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Title: An improved system of damage limitation for better risk control in radiological protection near environmental level
Author: Salikin, Md. Saion
Awarding Body: University of St Andrews
Current Institution: University of St Andrews
Date of Award: 1995
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In radiological protection, models are used to assess radiation risk by means of extrapolation from high dose and dose rate to low dose and dose rate. In this thesis five main biophysical models of radiation action have been evaluated, appraised and inter-compared. The five models are lethal and potentially lethal (LPL) by Curtis, pairwise lesion interaction (PLI) by Harder, cellular track structure (CTS) by Katz, hit size effectiveness (HSE) by Bond and Varma and track core (TC) by Watt. Each model has been developed based on certain underlying mechanisms or phenomena, to permit interpretation and prediction on the induction of a specified biological endpoint such as cell reproductive death, chromosome aberrations and mutations. Biological systems of interest are, for example, mammalian cells containing deoxyribonucleic acid (DNA). Evidence is mounting that double strand breaks in the DNA are the critical lesions for various biological end points. To proceed with this work the TC model has been chosen. Cancer induction by ionising radiation is the stochastic effect of prime concern in radiological protection. Cancer induction cannot be avoided entirely but its frequency of occurrence may be reduced to acceptable level by lowering the amount of radiation received. The methods of assessment developed by ICRP, in terms of the cancer risk coefficients, are presented in this thesis. In the conventional (legal) system of dosimetry, radiation is quantified by the amount of energy absorbed per unit mass of tissue. Quality factors, superseded by radiation weighting factors, are needed to account for the quality dependence on radiation type. As an alternative, a new dosimetry system is proposed here which is based on the mean free path for primary ionisation along particle tracks and the integral fluence generated by the radiation field, whether directly or indirectly ionising radiation. From the study of cellular data, the mean free path for primary ionisation along particle tracks (lambda) emerges as a parameter which best unifies biological damage data. Radiation effect is found to depend, not on the energy transferred but to depend mainly on the frequency and spatial correlation of interactions. Maximum effect occurs when lambda is equal to lambda0 (2 nanometre, nm). The term 'Absolute Biological Effectiveness' (ABE) is introduced as a parameter which indicates the probability to induce a specified effect, per unit incident fluence. In this endeavour, only direct effects are considered in deriving ABE values for various radiations. However other factors such as indirect effects, inter-track action, repair processes and radiation rate, can be incorporated later if required, in the derivation of ABE. ABE values for photons up to 60Co i.e 1253 keV and neutrons up to 105 keV, have been calculated and presented in this thesis. An attempt has been made to re-express the cancer risk coefficients, derived by ICRP, in the new dosimetry system, in terms of the ABE (Absolute Biological Effectiveness). The hypothesis put forward in this thesis is that the induction of a specified biological-end-point in a biological system due to ionising radiations, is determined not by the amount of energy absorbed per unit mass (dose), but rather by the number of events (ionizations) spatially correlated, along the primary radiation track. Based on this hypothesis, a new unified dosimetry system, independent of radiation type, is proposed. Suggestions are made for possible measuring instruments which have the equivalent response characteristics, namely maximum efficiency of detection for the mean free path Success in devising such types of instrument would ensure the practicability of the new dosimetry system, in operational radiological protection.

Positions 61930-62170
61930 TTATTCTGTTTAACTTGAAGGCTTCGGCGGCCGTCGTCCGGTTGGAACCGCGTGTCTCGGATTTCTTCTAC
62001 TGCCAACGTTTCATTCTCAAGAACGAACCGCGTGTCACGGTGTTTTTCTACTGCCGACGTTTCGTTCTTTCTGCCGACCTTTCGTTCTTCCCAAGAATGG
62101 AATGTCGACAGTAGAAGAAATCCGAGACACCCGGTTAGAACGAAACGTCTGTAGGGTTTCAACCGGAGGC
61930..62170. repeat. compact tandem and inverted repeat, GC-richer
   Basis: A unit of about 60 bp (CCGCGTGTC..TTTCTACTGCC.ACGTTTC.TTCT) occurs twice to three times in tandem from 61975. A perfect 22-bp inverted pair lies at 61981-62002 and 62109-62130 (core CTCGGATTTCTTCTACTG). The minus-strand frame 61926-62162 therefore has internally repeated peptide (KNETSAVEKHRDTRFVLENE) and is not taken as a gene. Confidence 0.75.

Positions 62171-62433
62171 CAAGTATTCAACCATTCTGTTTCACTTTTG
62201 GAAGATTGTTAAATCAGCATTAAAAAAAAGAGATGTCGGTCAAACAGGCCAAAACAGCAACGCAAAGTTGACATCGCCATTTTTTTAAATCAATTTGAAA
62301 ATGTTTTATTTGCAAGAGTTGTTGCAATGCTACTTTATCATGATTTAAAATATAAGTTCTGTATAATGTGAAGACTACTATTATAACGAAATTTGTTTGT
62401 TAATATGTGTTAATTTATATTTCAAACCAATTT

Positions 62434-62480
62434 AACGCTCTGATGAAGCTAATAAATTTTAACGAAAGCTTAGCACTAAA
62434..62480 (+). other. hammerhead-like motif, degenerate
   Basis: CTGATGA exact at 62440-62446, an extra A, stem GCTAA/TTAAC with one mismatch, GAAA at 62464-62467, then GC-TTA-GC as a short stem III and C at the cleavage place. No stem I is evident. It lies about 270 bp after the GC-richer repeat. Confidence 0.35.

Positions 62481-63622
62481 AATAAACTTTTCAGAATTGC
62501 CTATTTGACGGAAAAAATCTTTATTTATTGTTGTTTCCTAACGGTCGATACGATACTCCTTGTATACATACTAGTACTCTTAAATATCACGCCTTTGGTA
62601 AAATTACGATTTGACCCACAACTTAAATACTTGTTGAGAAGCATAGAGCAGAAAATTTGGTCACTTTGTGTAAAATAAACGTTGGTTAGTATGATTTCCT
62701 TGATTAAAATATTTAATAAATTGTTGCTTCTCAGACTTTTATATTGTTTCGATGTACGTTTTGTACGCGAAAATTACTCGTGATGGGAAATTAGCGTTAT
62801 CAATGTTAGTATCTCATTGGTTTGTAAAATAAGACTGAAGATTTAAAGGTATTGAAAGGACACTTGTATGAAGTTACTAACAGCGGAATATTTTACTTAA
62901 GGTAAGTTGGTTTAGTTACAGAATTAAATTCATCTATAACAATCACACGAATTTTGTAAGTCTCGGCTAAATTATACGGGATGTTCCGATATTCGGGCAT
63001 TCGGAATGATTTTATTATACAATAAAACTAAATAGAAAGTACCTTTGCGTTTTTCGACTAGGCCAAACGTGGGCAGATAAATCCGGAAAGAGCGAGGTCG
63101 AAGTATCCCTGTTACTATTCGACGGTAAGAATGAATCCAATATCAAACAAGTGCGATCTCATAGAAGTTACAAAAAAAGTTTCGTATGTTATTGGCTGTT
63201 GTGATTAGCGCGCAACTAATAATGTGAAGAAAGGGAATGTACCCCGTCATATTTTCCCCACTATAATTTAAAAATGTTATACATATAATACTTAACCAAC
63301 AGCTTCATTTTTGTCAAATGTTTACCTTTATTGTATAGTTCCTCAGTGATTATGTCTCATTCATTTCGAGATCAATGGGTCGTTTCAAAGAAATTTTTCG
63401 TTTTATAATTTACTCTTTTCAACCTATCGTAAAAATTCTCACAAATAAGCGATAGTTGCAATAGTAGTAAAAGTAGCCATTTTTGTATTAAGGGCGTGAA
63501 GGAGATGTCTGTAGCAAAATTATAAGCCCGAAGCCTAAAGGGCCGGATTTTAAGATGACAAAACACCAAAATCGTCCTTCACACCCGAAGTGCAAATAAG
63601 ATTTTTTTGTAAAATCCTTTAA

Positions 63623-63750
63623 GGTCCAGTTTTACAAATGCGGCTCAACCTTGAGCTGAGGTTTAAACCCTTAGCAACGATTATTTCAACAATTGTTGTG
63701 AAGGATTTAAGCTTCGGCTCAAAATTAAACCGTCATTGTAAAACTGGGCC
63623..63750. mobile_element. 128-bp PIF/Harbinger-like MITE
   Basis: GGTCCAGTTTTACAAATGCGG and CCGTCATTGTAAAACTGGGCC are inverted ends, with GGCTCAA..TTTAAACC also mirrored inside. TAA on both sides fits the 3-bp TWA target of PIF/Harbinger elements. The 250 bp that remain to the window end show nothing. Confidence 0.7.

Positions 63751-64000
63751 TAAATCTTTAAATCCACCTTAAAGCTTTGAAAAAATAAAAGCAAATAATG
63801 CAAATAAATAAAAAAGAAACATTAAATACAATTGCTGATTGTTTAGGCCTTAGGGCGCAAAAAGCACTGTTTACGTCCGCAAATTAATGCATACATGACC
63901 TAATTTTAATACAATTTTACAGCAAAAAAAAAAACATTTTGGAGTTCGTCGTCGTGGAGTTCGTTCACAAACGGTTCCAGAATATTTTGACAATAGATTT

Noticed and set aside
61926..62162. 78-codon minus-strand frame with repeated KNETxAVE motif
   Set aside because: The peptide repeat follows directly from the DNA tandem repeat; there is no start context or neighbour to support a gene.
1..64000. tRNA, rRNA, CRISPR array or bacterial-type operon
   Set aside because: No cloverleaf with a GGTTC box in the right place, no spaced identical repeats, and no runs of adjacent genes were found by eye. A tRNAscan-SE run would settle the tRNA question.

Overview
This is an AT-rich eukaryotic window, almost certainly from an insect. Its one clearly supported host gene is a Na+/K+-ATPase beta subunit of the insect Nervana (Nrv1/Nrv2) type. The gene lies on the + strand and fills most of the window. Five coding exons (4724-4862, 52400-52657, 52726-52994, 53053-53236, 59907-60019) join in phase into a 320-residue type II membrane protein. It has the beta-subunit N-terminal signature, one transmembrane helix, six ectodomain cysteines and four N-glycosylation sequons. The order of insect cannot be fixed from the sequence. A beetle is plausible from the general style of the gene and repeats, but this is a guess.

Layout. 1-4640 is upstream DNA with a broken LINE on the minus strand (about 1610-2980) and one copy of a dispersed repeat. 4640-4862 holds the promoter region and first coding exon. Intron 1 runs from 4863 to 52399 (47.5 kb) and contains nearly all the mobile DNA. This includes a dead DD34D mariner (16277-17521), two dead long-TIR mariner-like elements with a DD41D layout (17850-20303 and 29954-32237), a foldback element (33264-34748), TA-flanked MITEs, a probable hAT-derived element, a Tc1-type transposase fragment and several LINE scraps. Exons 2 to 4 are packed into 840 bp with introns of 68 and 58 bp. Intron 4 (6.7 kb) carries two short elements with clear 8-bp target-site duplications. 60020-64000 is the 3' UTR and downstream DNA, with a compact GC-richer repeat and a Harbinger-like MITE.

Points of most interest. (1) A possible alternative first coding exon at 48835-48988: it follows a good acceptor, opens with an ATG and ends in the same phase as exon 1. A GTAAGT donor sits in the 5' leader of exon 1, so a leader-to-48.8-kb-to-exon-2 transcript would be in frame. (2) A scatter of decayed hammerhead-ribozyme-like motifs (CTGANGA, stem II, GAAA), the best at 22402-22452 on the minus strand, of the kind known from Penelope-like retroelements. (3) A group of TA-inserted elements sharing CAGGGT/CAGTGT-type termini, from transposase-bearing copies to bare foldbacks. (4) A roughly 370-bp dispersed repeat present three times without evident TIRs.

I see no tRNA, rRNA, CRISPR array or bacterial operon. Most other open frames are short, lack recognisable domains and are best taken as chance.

Supervisor: Watt, D. E. Sponsor: Government of Malaysia
Qualification Name: Thesis (Ph.D.) Qualification Level: Doctoral
EThOS ID:  DOI: Not available
Keywords: RA1231.R2S2 ; Radiation--Safety measures